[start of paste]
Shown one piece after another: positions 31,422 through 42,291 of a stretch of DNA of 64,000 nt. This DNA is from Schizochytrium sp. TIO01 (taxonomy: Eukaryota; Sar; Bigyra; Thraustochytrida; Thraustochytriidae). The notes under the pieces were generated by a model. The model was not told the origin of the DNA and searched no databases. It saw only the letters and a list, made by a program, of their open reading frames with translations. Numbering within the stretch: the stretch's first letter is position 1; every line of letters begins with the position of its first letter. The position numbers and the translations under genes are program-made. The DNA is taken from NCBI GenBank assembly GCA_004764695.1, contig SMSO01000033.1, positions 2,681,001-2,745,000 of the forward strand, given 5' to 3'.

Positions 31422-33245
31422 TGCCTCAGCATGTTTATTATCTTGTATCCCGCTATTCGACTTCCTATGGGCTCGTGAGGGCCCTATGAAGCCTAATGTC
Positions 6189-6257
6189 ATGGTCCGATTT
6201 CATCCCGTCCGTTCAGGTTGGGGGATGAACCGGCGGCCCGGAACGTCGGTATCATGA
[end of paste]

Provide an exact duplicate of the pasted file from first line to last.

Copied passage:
Shown one piece after another: positions 31,422 through 42,291 of a stretch of DNA of 64,000 nt. This DNA is from Schizochytrium sp. TIO01 (taxonomy: Eukaryota; Sar; Bigyra; Thraustochytrida; Thraustochytriidae). The notes under the pieces were generated by a model. The model was not told the origin of the DNA and searched no databases. It saw only the letters and a list, made by a program, of their open reading frames with translations. Numbering within the stretch: the stretch's first letter is position 1; every line of letters begins with the position of its first letter. The position numbers and the translations under genes are program-made. The DNA is taken from NCBI GenBank assembly GCA_004764695.1, contig SMSO01000033.1, positions 2,681,001-2,745,000 of the forward strand, given 5' to 3'.

Positions 31422-33245
31422 TGCCTCAGCATGTTTATTATCTTGTATCCCGCTATTCGACTTCCTATGGGCTCGTGAGGGCCCTATGAAGCCTAATGTC
Positions 6189-6257
6189 ATGGTCCGATTT
6201 CATCCCGTCCGTTCAGGTTGGGGGATGAACCGGCGGCCCGGAACGTCGGTATCATGA